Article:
Why did our research provoke such strong reaction? Ours is the latest episode in over two decades of attacks on scientific consensus. In 1991, a fossil fuel group spent $510,000 on a PR campaign to reposition global warming as theory, not fact (Oreskes 2010). In recent years, the most common climate myth promoted by conservative columnists was "there is no consensus" (Elsasser and Dunlap 2013). Attacking the consensus is a central strategy by opponents of climate action.

Our research has also withstood some criticism from several academics that don't dispute the consensus. In these cases, I've been diligent in promptly and publicly responding to comments on our research by respected academics.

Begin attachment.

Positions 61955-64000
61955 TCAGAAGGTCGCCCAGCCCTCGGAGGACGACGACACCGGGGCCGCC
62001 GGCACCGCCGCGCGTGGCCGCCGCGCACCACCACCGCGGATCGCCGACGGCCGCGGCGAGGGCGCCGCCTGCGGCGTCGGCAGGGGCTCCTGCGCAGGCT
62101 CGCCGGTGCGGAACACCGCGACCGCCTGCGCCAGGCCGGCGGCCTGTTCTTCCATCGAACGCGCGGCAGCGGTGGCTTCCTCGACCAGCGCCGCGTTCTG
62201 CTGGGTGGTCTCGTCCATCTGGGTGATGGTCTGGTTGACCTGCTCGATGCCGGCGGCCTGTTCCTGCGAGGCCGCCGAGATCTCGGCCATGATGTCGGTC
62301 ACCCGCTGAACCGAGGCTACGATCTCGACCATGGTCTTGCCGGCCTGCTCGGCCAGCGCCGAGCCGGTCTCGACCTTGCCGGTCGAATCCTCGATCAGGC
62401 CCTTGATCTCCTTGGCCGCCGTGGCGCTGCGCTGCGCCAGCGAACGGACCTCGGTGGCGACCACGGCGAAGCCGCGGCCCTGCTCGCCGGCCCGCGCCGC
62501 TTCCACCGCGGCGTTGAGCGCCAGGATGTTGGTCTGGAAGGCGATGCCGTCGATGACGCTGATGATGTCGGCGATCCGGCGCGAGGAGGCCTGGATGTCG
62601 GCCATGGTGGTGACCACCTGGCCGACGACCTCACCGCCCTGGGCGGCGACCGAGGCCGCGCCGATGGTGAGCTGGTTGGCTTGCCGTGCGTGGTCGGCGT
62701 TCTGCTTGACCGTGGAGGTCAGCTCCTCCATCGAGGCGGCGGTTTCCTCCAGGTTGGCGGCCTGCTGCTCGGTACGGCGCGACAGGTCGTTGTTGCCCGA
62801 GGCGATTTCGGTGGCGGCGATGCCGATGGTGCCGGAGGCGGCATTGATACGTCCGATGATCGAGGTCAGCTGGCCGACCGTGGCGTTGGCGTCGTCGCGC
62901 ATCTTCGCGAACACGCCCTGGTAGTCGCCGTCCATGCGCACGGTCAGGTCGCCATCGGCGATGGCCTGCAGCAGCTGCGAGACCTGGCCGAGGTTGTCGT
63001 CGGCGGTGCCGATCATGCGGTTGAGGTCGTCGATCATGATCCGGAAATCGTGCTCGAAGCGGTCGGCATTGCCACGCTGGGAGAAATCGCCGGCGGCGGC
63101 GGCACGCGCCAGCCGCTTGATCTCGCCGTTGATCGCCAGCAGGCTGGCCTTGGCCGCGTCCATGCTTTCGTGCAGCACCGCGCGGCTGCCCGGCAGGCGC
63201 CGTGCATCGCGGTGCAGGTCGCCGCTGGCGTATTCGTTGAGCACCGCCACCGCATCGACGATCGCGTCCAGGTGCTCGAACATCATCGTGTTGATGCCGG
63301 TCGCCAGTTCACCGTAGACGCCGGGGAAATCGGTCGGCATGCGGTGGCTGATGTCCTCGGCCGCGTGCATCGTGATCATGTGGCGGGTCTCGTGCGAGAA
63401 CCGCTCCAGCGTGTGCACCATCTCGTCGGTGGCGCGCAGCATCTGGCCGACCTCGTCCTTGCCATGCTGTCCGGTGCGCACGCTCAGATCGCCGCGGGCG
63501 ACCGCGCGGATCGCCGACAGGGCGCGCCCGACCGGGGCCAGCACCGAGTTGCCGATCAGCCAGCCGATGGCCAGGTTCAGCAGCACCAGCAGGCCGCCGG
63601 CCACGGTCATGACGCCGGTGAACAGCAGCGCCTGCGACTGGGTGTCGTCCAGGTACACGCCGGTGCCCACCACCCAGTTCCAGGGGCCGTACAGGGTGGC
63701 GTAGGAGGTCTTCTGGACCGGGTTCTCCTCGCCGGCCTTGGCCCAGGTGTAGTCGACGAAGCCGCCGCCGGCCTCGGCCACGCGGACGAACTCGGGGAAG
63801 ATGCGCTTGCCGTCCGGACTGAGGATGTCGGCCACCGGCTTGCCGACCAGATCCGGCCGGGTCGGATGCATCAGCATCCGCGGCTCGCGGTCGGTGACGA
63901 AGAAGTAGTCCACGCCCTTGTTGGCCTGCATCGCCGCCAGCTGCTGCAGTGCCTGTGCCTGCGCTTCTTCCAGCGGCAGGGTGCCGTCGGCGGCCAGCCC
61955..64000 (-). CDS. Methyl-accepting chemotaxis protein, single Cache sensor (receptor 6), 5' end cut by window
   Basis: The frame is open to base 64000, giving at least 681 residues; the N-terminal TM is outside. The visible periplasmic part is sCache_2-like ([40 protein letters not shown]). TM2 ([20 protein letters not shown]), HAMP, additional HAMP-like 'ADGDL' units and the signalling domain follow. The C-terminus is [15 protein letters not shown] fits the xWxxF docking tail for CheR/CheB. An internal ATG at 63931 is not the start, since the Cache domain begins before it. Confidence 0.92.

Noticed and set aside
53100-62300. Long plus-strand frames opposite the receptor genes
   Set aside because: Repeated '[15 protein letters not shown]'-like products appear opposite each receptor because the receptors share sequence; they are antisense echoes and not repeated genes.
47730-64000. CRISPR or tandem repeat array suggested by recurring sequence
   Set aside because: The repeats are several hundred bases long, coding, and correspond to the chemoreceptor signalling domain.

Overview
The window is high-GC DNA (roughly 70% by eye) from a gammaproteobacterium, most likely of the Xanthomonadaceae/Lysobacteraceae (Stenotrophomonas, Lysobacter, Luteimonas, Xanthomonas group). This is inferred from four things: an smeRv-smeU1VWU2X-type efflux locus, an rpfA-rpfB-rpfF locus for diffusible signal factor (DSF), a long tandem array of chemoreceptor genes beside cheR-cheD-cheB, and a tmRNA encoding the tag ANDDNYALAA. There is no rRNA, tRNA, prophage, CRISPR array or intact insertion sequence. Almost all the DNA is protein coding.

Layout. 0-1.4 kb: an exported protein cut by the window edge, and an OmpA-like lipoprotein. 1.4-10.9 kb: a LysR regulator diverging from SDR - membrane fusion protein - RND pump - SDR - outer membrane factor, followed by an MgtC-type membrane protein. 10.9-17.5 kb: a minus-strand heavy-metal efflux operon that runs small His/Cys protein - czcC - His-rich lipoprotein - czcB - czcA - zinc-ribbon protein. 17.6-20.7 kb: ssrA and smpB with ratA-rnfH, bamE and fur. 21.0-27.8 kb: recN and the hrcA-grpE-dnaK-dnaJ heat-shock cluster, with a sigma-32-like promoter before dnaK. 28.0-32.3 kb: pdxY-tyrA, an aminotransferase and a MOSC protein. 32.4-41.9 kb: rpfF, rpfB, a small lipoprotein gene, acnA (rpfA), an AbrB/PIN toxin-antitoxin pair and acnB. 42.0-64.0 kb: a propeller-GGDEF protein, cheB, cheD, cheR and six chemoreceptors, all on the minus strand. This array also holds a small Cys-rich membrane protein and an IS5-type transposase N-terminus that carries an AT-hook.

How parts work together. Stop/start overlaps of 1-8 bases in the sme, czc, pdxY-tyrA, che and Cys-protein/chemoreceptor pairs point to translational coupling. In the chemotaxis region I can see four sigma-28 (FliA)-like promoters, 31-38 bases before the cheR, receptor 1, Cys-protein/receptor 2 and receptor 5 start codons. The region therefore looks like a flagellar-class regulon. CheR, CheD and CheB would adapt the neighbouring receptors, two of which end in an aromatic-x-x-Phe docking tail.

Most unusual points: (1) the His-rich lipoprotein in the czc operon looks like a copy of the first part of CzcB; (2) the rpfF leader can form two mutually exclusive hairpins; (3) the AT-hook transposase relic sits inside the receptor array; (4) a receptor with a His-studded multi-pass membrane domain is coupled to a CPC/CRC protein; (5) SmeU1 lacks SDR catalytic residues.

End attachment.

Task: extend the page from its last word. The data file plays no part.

Law and psychology professor Dan Kahan questioned whether communicating the scientific consensus was an optimal approach, given that it may provoke a negative reaction from those dismissive of climate change (Kahan 2013). In response, I outlined the evidence for both the efficacy and importance of consensus messaging (Cook 2013b). Consensus information increases both acceptance of human-caused global warming (Lewandowsky, Gignac, and Vaughan 2013) and support for climate policy (Bolsen, Leeper, and Shapiro 2013). But crucially, consensus messaging was shown in an Australian experiment to partially neutralize the biasing influence of ideology with conservatives showing a greater increase in belief in human-caused global warming than liberals (Lewandowsky, Gignac, and Vaughan 2013). A study with U.S. participants found that the increase in perceived consensus in response to consensus information was greatest among conservatives (Kotcher et al. 2014).